The Lost Boys

BY DANIEL GARCIA

Wandering around a place like Berkeley for a while, you can get a pretty good survey of the issues people have with Christianity. You hear words like irrational, outdated, imperialistic, unscientific, intolerant, and misogynistic. That last one, though, usually elicits, initially, a particular response. While a lot can (and should) be said about gender and Christianity, my usual first thought is, “Have you ever looked around at a church?” When I look around, it is not women who are leaving in droves. Instead, in my experience, rarely do men ever outnumber women in Christian circles, unless the mission of the group is particularly unique. And this is not just anecdotal: in 2003 the typical US congregation drew an adult crowd that was 61% female, 39% male, and the gap appears in all age categories.<span class=”footnote”>“Key Findings: Who Worships in the U.S.?” U.S. Congregations. 29 October 2003.  <www.uscongregations.org/key.htm>. </span>

A curious fact, but it becomes more so when we see some evidence that in some places this gap has been increasing in the last 30 years.<span class=”footnote”>Brierley, Peter. Table 2.21.1. Religious Trends 5, Christian Research. 2005.</span> Why is this happening? I cannot seriously believe that the Fall somehow alienates God more from men than women. Asking around, I’ve heard, “Christianity is about relationship and men are not as relational.” Yes, relationships between men are usually different, displaying emotions and affection through different avenues. Still, we all know of men coming together in friendships, teams, regiments, or through adversity. As guys, we know the friendships that mattered, and how they were formed. Some of us really have felt that “band of brothers” kinship, and it is a desire many of us have. Thus, the real problem is when we assume that men relate with one another as women do, or worse, design our activities with solely that in mind. I was at a recent retreat for the current InterVarsity senior class. It had been a day full of the usual talks, worship, prayer, and seminars put on by alumni in the area. The evening came and the alumni planned on taking the seniors out, and the decision was wisely made to split the group by gender. While the ladies, I’m sure, had a fine evening hanging out and talking at their restaurant, the gentleman were engaged in several epic rounds of dodgeball at a local church gym. If our view of building relationships in our communities focuses only on events like the former, we will fail to engage with many men who need other environments to bond with one another.

Additionally, I have heard, “Men are just more independent, against being tied down.” In this perspective, Christianity or religion in general is seen as a domesticating force. Although the role of culture must be considered, there is certainly something to the need for an element of freedom for many guys. But if we automatically equate independence or unsettledness with a cavalier or immature faith, we are making a mistake. The call of Christ towards faith in Him can be a longer and more circuitous journey than our simple Jesus Prayer models would suggest. And it is from these people that often great wisdom comes, the kind that only one who has truly wandered could have earned. It is then that the remark by C. S. Lewis, “The longest way round is the shortest way home,” could indeed make sense.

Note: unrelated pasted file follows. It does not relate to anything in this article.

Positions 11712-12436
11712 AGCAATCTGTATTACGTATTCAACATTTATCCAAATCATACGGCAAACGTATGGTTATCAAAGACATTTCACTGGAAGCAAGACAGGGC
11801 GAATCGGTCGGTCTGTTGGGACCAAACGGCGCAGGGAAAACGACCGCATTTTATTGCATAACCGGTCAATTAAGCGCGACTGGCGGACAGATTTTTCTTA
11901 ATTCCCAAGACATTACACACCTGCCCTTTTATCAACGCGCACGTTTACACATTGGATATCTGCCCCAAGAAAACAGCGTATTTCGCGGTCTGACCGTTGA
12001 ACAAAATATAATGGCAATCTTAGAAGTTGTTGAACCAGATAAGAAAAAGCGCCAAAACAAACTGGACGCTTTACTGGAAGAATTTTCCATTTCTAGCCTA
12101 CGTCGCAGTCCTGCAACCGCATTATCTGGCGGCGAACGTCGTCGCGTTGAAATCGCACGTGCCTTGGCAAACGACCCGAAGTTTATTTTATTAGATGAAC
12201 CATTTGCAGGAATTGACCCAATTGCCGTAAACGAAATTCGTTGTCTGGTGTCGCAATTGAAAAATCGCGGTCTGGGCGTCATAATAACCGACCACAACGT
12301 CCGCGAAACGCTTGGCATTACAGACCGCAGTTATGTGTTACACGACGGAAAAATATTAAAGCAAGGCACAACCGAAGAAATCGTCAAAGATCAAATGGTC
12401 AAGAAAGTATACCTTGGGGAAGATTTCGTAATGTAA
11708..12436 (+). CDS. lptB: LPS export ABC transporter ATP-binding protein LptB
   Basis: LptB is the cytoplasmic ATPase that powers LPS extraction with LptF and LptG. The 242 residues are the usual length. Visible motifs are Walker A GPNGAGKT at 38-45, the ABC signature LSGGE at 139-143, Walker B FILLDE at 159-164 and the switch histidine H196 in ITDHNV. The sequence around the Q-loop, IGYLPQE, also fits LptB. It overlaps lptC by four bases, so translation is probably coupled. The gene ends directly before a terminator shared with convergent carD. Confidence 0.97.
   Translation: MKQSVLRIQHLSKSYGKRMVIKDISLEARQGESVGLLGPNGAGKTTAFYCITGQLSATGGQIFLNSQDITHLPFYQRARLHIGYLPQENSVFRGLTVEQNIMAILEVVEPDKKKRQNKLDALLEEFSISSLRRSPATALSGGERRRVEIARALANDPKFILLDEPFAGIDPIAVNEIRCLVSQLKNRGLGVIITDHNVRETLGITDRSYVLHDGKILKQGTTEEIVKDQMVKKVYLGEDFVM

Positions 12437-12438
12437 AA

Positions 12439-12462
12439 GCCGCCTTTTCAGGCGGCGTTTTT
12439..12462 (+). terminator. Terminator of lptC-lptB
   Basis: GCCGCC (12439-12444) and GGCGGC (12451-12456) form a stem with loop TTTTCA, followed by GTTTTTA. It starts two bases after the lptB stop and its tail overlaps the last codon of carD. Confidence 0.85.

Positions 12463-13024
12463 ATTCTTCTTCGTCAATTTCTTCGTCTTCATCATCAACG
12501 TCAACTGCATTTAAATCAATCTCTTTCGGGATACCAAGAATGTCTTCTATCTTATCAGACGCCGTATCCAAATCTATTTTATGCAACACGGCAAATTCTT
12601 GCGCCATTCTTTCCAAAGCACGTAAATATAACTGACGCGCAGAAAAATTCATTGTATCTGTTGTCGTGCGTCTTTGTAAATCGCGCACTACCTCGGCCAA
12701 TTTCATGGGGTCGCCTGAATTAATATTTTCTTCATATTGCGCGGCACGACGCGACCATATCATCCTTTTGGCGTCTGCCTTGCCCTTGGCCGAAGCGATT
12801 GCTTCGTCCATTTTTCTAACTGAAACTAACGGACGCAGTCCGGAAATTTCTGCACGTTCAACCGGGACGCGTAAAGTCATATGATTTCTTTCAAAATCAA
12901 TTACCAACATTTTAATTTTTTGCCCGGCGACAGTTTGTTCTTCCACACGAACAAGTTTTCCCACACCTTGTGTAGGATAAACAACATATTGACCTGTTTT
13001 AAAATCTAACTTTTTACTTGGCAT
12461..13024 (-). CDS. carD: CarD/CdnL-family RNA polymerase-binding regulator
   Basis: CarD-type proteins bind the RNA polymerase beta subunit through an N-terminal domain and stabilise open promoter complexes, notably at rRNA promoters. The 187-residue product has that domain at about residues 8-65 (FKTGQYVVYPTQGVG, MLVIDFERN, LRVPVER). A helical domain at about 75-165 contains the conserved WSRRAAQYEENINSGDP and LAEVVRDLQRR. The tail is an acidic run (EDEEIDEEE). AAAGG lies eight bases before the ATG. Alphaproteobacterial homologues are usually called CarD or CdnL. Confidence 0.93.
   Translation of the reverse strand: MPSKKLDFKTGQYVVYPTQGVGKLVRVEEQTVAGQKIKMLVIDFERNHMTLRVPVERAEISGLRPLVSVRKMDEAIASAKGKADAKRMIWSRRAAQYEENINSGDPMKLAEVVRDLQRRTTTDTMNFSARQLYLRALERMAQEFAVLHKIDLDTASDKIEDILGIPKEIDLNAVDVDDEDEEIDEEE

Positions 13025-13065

Finally, I’ve heard, “Culture portrays men as needing to be more tough-minded and ‘serious’ while women are freer to base decisions on faith.” Now, regardless of what one thinks about the reality or idiocy of the idea, it is worth reflecting on how culture influences us and our idea of men and women. As guys, are we subtly told that “real men” have no need for religion or even spirituality in general? Rather, does maturity become only about the job and being in control of your own destiny? This may be related to another suggestion: “Since our culture is quicker to condemn certain vices in women than in men, men (particularly young men) feel a greater disconnect from an ethics-focused Christianity.” To the extent that these perceptions might be seen as true, our Christian communities must understand that we can be, to borrow from Andy Crouch, “Culture Makers” and not merely “Culture Consumers.” Dr. King perhaps put it best when he famously said that the Church is called to be not a thermometer but a thermostat. In order to do that, we need to know the climate we are in, whether we like it or not. Indeed, this is the difference between theology (understanding the divine) and apologetics (communicating knowledge of the divine).